One knows because of the ground of your practice, old conditioning is bringing forth this impulse. Right there with the impulse is that which is not caught up in the impulse. You can rest in that spaciousness; you don’t have to act out the impulse.

If there is a habitual pattern that doesn’t yield to that attention, let’s use for example somebody who has an ongoing sense of incompetence, whenever they’re asked to do something, great shame and fear come up–“I can’t do that. I might fail. I might not do it well enough. People will be disappointed in me,”–then one needs to stop and investigate it. It’s a very different kind of work, but after you’ve investigated it and are very clear, “This is just the result of old conditioning,” then you start to work with it as with the cushion. If it’s repetitive and obsessive, so that there is no freedom to just let it hit you and let it go, then you need to investigate it in a different way. Okay? (yes)

Q: This idea of spaciousness is a little confusing to me. It seems as if, for the more complicated conditionings, as in the fear of the tiger in the story that you told us, the investigation of the fear is what helps to put some perspective, a prerequisite to put perspective on the fear and create the sense of spaciousness. Am I thinking correctly there about this idea of spaciousness?

Aaron: There’s a fundamental distortion there, and a very common one, which is that you’re thinking through the perspective of an ego that wants to control things and get it right. And has been working to do it skillfully with love, but still from the perspective from somebody who’s finally going to get a handle on this, get it right, do it right. If the fear comes up and then you say, “If I investigate this and really understand all the parts of it, finally I’m going to conquer it,” you’re in a sense giving power to the fear. As I just said to you, there’s a time when you do have to do it that way because it doesn’t yield. So you will need to take it apart a bit to get some confidence in working with it. But as soon as possible, you need to shift to the spaciousness of that which is not afraid.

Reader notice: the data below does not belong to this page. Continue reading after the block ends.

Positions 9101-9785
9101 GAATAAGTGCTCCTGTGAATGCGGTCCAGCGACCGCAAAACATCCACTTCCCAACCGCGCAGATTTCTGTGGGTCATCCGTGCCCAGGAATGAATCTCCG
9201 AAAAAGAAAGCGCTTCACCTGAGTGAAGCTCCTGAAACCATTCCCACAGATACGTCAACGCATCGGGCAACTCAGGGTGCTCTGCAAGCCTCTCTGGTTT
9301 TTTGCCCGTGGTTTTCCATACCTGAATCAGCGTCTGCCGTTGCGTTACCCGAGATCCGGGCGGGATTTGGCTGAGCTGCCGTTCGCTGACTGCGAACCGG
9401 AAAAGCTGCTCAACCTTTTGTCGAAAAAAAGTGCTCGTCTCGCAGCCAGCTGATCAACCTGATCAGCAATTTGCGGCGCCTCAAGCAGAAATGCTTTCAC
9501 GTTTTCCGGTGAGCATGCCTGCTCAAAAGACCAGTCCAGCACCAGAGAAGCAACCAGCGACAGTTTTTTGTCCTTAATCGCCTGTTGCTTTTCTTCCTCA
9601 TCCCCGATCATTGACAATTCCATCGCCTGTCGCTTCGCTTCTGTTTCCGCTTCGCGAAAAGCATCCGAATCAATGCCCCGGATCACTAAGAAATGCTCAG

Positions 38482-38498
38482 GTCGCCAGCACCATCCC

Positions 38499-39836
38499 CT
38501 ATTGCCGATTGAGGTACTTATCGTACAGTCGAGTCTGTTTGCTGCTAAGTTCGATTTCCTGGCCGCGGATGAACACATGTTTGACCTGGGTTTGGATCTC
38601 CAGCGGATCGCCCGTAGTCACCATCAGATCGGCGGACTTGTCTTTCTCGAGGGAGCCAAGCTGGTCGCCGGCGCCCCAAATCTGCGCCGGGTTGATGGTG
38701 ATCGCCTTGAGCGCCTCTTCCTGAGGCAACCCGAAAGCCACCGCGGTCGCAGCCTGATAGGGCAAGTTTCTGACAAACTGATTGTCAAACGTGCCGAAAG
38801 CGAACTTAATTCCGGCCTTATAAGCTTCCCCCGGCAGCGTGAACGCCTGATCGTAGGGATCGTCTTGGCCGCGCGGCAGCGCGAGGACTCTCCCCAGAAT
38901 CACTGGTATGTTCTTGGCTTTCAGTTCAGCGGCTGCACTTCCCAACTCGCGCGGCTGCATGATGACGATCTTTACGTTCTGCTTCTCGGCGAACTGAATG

You don’t begin with the tiger, you begin with the mouse. You find the hornet that flies around your head, or the mouse that runs over your foot, breathing, right here with fear, the bee is flying around your head, “Right here with fear is that which is not afraid. Can I center in that which is truly not afraid, that can send metta to this quaking human and to the bee, and not get caught up in trying to fix the fear or the situation? Can I simply hold space for it, knowing it grew out of conditions and it will release, as long as I don’t give it energy?” The bee is a good example because the more you swat at the bee, the more agitated it gets. If you leave it alone it will go. The same is really true of the bear. If you leave it alone, it will go. If you’re fighting with it, it will fight back.

So you develop the skill to hold space around what arises and to rest in the spaciousness, watching, let’s not use fear here but anger, for example. Right there with anger is that which is not angry. Feel the reverberations of anger and with full commitment not to enact that anger and do harm. Ask, “Can I simply breathe and hold space,” and watch how the anger gradually resolves. When you do this enough times you become absolutely convinced, “Right there with the anger is that which is not angry.” And then it becomes a question of choice.